Condo towers could push out poor from DTES: activists
Residents of Vancouver's impoverished Downtown Eastside are protesting a proposal to allow taller buildings in their neighbourhood, fearing that new condo developments could push out poor families.
Vancouver's "Historic Area Height Review" singles out seven sites in the Downtown Eastside and Chinatown where maximum building heights would be raised to about 46 metres, or roughly 15 floors. The proposal goes before council on Thursday.
At a community protest Monday, residents like Stacey Bonenfant said they fear that allowing more development in the neighbourhood will make it difficult for struggling families to find affordable housing.
"Condo towers are not going to make it more accessible for families in this community to get decent, affordable housing," Bonenfant said.
"Social housing is necessary so that our families can be stress-free, so they can afford their houses, so they don't have to choose over, ‘Do I have a home, or do I feed my children?"
According to Jean Swanson of the Carnegie Community Action Project, new condominium developments could cause property values to skyrocket.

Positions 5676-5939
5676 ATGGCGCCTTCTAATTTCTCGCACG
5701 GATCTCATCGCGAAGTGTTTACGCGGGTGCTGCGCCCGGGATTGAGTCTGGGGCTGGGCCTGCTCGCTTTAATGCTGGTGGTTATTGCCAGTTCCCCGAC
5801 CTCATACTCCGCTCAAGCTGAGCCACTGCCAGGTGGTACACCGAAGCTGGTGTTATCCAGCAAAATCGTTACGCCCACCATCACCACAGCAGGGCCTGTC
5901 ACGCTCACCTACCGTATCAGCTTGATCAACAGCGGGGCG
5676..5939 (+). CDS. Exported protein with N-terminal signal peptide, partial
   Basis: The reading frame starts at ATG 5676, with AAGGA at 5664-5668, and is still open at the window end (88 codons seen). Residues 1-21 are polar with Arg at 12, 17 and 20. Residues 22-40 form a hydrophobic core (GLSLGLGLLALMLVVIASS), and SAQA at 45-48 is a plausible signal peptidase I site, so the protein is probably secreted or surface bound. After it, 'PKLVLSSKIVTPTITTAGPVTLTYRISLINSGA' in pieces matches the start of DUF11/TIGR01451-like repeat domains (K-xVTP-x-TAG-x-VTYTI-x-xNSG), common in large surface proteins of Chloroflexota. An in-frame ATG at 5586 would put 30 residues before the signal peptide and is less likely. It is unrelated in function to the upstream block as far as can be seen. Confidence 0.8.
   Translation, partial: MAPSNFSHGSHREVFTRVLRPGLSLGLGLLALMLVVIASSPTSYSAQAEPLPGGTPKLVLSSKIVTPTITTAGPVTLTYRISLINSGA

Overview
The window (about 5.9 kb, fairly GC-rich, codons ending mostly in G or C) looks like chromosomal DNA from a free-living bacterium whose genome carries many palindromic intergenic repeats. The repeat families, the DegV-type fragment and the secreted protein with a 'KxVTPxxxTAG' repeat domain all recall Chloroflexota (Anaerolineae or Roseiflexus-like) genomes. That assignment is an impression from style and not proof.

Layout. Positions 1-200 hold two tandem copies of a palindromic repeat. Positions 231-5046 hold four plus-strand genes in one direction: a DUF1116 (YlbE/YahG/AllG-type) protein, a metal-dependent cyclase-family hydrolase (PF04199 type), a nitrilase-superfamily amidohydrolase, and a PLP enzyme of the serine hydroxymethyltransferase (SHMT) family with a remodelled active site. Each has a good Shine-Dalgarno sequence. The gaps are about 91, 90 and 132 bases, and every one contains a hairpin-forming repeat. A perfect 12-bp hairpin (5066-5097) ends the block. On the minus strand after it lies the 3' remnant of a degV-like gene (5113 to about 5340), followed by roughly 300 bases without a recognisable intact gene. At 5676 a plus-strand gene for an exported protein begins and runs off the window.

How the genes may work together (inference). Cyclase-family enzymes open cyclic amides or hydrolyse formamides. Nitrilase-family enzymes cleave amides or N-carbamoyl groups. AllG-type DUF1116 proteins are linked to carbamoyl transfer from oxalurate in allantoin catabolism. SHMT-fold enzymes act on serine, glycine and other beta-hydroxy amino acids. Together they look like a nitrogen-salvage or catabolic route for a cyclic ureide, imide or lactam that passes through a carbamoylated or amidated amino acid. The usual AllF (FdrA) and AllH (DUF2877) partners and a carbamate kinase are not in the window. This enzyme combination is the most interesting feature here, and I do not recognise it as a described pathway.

"Condo towers have very bad ripple effects on the low-income community; they cause property values, hotel rents and store rents to go up. Low-income people are pushed out by high rents," she said.
Critics are asking the city to buy 10 sites for use as low-income housing.
The city can't say yet whether low-income housing could be a part of some of the new developments, but says if the plan is approved it will hold public consultations before anything is built.
"The prevailing policy has been revitalization without displacement -- the idea that the low-income community in the Downtown Eastside would remain and we would even provide more stable housing over time," Vancouver's Director of Planning Brent Toderian said.
The city says there could also be opportunities to leverage developers for extras like daycare and rental housing.
"That's something that we'd very much like to investigate through the individual re-zonings," Toderian said.
With a report from CTV British Columbia's Maria Weisgarber